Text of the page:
Beyond her multiple talents, what makes Sylvie Courvoisier so exceptional is the integrated fluidity characterizing the various aspects of her work. As a pianist, she is skilled at classical as well as extended forms, playing inside the piano case and preparing the strings only as her sublime musical intuition dictates. Her compositions don't even raise tired questions about what's written and what's not or about the sort of notation used. The music makes so much sense as a whole as to obviate banal technical inquiries. The logic ...read more
The second book of Masada tunes--300 compositions John Zorn penned in 2004--is only revelatory for the most diehard of fans. What's more exciting over a decade into the Masada story is that new life has been breathed into the project. Following Book Two releases by Jamie Saft and the Masada String Trio, Malphas is a set of eleven of those compositions interpreted by pianist Sylvie Courvoisier and violinist Mark Feldman, a duo which has been one of the most exciting of the many performers of this music. Where other groups focus on the jazz or the upbeat ...read more
Saxophonist/composer/entrepreneur John Zorn continues with his third in a series of releases dedicated to Masada Book Two--300 new compositions continuing the tradition established with his first Masada book, first introduced in 1994 with his flagship Masada quartet on Alef (DIW, 1994). Rather than using any single ensemble to interpret the new music, each album presents a different group. In the case of Malphas, Book of Angels Volume 3, violinist Mark Feldman and pianist Sylvie Courvoisier deliver an interpretation of Zorn's material as different as Jamie Saft Trio's Astaroth, Book of Angels Volume 1 (Tzadik, 2005) and the Masada String Trio's ...read more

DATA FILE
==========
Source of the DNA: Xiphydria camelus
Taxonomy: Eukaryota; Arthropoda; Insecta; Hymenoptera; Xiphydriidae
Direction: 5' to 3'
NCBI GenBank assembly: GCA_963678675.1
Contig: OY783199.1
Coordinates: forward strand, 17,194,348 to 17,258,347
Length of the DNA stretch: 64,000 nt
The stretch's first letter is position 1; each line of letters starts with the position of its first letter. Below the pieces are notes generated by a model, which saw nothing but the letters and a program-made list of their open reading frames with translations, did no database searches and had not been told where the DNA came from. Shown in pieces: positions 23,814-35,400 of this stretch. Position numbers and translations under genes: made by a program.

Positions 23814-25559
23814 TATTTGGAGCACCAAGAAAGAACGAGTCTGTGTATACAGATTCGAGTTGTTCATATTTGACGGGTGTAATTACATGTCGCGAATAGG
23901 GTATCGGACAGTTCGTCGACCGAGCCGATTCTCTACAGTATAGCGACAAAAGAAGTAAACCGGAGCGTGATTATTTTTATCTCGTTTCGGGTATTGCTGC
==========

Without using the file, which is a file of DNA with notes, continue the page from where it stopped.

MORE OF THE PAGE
It's a testament to pianist Sylvie Courvoisier's fine trio that the second half of her new two-disc set is as strong as the first. Violinist Mark Feldman, cellist Erik Friedlander and she have certainly logged plenty of hours together in different settings. The pianist's ear for composing for them shows through on the first disc and their shared sense of improvising shines on the second. Her scoring hand is so transparent and the trio so communicative, in fact, that the discs are surprisingly similar. The line between composition and improvisation, however, might not be so hard for ...read more
Abaton is a remarkable two-disc recording that is at once startling and mysteriously beautiful, gently pushing you into strange, good places. The music defies easy classification, which only adds to its appeal. The piano trio consists of Swiss composer and pianist Sylvie Courvoisier, jazz violinist Mark Feldman, and cellist Erik Friedlander. The first disc consists of four of Courvoisier’s written compositions, and there are 19 short improvisations on disc two.
It’s impossible not to be deeply drawn into this music or to listen to it dispassionately. Every note – be it a short pizzicato ...read more